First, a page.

The communications industry is no different than any other when it comes to the necessity and relevance of leadership.
It’s what internal clients are looking for, and it’s also the unique space where communicators can provide real value to the organizations they serve.
While the value of leadership can often be invisible (after all, it doesn’t have a communications “product” attached to it), it can be tracked through its three core elements :
Integrating : Communicators are regularly tasked with synthesizing content and ideas, packaging the value our organizations offer, and making sense of what otherwise might be an incomprehensible mash up of projects, initiatives and results achieved across our business. Integration is showcased in things like coherent messaging in an annual report, or audience-centric messaging for a website that connects with key stakeholders.
Mediating : As communicators, we are on the front lines in bringing disparate parts of an organization, or of a group of stakeholders together and on the same page. While this is often a challenge, it’s also an opportunity for us to effect leadership. In fact, communicators are often the only ones who can actually get this kind of job done.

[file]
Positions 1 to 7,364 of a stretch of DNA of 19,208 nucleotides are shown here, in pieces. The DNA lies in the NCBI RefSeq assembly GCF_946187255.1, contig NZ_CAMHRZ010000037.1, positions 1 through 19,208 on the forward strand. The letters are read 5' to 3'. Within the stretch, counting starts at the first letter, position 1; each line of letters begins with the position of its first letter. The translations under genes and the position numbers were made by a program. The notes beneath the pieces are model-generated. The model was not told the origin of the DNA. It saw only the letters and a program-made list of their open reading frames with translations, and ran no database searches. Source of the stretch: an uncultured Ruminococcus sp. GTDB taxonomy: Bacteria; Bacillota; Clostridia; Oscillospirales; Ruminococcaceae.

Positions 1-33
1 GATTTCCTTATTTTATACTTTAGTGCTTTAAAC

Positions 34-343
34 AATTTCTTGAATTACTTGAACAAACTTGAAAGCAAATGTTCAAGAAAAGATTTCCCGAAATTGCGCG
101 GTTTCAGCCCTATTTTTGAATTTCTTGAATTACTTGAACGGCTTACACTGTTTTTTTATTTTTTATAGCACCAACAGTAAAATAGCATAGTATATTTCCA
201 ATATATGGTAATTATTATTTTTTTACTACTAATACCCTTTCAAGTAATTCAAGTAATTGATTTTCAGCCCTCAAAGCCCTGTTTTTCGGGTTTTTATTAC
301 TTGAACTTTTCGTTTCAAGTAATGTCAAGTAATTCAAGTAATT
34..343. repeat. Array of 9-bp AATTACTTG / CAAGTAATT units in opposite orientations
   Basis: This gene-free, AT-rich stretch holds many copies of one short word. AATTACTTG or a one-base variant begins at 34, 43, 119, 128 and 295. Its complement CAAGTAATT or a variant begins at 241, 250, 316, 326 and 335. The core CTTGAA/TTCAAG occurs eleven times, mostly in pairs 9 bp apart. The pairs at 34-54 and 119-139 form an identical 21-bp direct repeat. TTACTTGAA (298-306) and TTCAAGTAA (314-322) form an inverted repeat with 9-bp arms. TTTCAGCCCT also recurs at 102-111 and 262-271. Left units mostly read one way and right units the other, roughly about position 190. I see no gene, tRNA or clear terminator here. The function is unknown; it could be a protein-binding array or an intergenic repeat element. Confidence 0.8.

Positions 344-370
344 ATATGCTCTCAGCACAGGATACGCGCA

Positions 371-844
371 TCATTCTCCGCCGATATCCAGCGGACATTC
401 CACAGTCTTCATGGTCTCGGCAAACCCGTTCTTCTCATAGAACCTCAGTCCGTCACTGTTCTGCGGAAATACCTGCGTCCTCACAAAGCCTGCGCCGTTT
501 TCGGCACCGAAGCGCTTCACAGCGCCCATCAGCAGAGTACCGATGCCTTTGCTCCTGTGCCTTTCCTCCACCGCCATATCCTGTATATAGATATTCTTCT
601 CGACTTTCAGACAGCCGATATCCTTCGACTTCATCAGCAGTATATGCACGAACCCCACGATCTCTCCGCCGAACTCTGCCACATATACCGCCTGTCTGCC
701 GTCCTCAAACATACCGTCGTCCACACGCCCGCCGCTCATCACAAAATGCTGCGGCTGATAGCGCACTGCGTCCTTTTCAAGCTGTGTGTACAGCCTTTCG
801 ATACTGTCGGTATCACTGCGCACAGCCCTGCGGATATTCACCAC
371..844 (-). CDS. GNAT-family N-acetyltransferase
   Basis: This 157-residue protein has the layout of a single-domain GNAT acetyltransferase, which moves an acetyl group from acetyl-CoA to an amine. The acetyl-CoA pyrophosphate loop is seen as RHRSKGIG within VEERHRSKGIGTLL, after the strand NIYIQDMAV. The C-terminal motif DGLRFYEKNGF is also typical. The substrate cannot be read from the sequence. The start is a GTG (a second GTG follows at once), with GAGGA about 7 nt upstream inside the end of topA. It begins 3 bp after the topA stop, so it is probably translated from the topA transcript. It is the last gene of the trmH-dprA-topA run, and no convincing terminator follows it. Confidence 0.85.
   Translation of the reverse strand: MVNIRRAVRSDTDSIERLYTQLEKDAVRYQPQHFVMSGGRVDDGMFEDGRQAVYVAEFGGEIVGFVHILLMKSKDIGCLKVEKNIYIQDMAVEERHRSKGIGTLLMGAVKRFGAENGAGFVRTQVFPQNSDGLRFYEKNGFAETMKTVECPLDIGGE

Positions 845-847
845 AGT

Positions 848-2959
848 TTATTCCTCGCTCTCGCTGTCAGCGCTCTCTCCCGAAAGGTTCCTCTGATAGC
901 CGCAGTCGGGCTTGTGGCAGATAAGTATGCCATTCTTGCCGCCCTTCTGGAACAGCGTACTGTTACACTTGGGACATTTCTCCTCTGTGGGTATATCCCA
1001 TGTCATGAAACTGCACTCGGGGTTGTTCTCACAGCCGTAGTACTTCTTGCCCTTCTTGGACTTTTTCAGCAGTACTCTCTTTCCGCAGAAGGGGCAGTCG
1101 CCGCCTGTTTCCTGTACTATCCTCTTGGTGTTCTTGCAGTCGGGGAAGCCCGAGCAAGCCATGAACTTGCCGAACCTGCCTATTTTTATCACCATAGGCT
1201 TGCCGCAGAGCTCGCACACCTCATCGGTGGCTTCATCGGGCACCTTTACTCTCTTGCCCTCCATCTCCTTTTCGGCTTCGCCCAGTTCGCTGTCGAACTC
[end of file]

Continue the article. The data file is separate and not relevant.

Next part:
Coaching : Communicators are regularly called upon to provide strategic counsel and coaching on sensitive issues for colleagues and executive clients. This may be done formally (through things like media training), but more often than not is much more subtle. It’s reviewing a difficult piece of correspondence, or providing insight and feedback on an issue in a quick email or conversation.
Whatever type of leadership role you play in your organization, make sure it’s included in your definition of value. It’s these critical, yet often invisible contributions you make in areas such as integrating, mediating, and coaching that helps you reach rock star status as a communicator.
And let’s face it – if you don’t recognize and communicate the real value of what you do, who else is going to do it for you?